As it gets dark earlier, be sure to wear reflective clothing or add lights and reflective straps or a vest to your outermost layer. You will also want to keep dry, warm clothes on hand in your car or at your starting point so that you may immediately remove your wet training gear.
Athletes who routinely consume water or sports drinks in the summer heat are much less likely to do so in the colder months. Cold weather is often drier, especially at higher altitudes. More fluid is lost as vapor through breathing. Cold also suppresses thirst so athletes don't think they need as much water. Failure to drink carries the same risks in the cold as in the heat: dehydration, bonking and even fatigue-related injury, so it is critical to establish and execute a hydration schedule during the winter months.
Drink water or a sports drink during all workouts lasting longer than an hour on a schedule of 4-6oz every 10 to 15 minutes. Consider heating your drink of choice before heading outdoors to make it more palatable, as many do not drink because they don't wish to feel cold.
DON'T WAIT UNTIL YOU ARE THIRSTY TO DRINK!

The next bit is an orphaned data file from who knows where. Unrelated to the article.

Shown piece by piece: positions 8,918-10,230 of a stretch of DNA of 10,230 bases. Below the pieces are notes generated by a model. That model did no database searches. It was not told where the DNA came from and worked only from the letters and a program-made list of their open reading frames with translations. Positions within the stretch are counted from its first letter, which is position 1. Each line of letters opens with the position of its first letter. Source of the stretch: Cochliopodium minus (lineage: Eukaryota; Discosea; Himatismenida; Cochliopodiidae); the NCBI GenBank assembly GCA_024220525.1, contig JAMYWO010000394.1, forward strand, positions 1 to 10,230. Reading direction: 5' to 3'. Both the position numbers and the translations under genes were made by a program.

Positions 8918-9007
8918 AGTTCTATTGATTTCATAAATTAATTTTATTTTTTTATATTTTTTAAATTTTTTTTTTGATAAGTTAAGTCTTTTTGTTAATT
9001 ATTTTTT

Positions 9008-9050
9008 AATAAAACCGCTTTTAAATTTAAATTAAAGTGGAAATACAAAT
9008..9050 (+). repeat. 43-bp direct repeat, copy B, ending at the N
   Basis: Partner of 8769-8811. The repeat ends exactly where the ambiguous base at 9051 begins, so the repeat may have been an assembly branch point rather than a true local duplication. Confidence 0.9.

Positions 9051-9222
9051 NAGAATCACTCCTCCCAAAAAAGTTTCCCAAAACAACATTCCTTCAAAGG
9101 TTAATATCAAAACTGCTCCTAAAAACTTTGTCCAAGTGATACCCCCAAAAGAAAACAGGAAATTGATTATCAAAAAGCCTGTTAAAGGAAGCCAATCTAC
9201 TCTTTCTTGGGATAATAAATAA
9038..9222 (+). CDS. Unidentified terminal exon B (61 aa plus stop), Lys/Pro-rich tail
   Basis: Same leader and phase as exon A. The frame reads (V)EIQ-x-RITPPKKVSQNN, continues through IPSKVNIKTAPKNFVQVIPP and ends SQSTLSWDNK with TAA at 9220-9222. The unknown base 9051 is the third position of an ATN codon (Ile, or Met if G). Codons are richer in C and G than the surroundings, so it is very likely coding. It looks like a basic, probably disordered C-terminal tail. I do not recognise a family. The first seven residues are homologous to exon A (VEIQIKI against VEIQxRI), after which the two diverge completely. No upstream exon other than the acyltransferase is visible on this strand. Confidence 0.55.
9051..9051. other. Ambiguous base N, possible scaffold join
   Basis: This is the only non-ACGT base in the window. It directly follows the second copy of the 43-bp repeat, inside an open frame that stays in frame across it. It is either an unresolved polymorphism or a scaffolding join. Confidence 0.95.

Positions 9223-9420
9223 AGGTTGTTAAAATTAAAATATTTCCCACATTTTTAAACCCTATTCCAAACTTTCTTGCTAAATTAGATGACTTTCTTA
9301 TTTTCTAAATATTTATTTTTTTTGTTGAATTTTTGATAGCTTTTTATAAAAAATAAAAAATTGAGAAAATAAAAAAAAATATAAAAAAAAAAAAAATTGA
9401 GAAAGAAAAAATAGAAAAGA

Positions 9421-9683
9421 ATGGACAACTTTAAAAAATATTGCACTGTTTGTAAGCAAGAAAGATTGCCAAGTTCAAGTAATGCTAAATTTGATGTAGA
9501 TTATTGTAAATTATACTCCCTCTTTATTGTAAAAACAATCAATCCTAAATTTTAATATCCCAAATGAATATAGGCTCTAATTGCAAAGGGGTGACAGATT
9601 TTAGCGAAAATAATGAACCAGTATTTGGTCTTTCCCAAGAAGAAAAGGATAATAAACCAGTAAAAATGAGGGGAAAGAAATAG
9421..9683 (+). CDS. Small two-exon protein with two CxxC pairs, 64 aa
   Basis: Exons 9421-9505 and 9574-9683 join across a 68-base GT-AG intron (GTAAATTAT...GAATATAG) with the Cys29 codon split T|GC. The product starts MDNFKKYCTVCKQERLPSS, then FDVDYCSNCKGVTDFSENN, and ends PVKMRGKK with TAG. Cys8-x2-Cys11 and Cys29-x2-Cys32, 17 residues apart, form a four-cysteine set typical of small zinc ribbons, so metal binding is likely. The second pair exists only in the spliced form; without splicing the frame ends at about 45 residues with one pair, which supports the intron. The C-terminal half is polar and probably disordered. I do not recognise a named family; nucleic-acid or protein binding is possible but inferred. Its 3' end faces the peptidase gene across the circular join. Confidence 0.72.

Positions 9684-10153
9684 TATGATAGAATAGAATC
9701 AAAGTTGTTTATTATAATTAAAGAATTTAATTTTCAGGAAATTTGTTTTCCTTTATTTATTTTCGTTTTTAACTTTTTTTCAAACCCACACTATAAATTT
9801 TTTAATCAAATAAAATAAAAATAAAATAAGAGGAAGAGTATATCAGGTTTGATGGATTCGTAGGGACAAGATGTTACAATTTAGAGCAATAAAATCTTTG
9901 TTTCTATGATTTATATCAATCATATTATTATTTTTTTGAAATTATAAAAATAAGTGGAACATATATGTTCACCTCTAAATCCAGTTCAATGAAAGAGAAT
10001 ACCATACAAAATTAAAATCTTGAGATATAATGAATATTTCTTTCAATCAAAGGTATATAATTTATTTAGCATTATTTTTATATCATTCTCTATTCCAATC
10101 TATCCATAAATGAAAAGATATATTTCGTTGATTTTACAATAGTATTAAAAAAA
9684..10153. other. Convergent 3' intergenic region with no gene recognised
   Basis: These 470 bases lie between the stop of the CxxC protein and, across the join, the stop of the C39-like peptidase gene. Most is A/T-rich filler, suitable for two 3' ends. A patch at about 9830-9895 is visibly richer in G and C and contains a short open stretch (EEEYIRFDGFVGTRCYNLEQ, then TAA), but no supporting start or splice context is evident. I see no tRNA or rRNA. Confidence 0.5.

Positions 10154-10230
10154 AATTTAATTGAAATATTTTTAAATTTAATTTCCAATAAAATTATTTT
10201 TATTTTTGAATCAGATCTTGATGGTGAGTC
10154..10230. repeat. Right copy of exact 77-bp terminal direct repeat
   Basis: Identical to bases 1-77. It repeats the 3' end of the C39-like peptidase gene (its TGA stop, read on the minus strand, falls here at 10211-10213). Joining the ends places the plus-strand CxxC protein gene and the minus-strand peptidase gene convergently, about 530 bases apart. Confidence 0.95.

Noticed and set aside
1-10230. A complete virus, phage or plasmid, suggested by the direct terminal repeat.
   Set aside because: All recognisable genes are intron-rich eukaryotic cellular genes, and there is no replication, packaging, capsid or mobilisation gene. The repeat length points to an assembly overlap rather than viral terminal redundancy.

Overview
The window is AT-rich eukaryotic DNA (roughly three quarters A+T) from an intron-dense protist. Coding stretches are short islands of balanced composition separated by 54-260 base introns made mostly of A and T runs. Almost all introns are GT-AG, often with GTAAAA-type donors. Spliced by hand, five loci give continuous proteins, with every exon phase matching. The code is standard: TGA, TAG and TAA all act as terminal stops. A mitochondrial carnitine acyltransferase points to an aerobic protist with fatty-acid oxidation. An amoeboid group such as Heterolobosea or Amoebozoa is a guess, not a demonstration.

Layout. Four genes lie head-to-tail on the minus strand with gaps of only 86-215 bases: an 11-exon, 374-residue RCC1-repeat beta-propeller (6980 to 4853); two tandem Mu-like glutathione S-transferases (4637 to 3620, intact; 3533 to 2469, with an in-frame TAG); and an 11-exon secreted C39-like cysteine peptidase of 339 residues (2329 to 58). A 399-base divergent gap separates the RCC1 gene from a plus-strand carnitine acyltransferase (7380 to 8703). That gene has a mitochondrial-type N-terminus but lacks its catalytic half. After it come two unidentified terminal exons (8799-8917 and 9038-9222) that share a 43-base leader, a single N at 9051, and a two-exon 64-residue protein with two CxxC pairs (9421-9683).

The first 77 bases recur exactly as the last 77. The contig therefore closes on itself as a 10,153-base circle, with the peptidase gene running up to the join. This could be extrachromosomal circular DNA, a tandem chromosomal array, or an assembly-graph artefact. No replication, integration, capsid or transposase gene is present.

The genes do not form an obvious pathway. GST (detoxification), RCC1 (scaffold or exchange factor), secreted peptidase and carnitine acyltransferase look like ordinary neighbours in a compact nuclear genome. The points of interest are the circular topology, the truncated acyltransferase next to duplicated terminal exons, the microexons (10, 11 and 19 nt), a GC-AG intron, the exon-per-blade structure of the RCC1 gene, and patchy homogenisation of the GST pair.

When your body temperature drops, your appetite is stimulated as your body attempts to entice you to consume extra food to keep it fueled and warm. If you become chilled during your winter workout, you will likely find yourself craving more fuel than usual. Due to thermogenesis, 30-60 minutes after you eat your body generates about 10% more heat than when you have an empty stomach.
Cold weather itself does not increase calorie needs and you don't burn extra calories unless your body temperature drops to the point that you begin to shiver. However, your body expends a lot of energy warming and humidifying the air you breathe when you exercise in the cold. If you are wearing a lot of extra gear -- skis or boots, a heavy parka, snow shoes etc -- then you will expend some extra calories from carrying the additional weight but the extra clothing of your average winter runner will not affect nutrition requirements.
Although more calories are burned when the air is especially cold and dry and snow, ice and slush makes your muscles work harder, in milder winter weather your nutrition needs are predominantly affected by your ability to dress properly for the weather. If you're consuming considerably more calories thank usual in temperatures above freezing, you probably need to adjust your training gear.
TIPS & TRICKS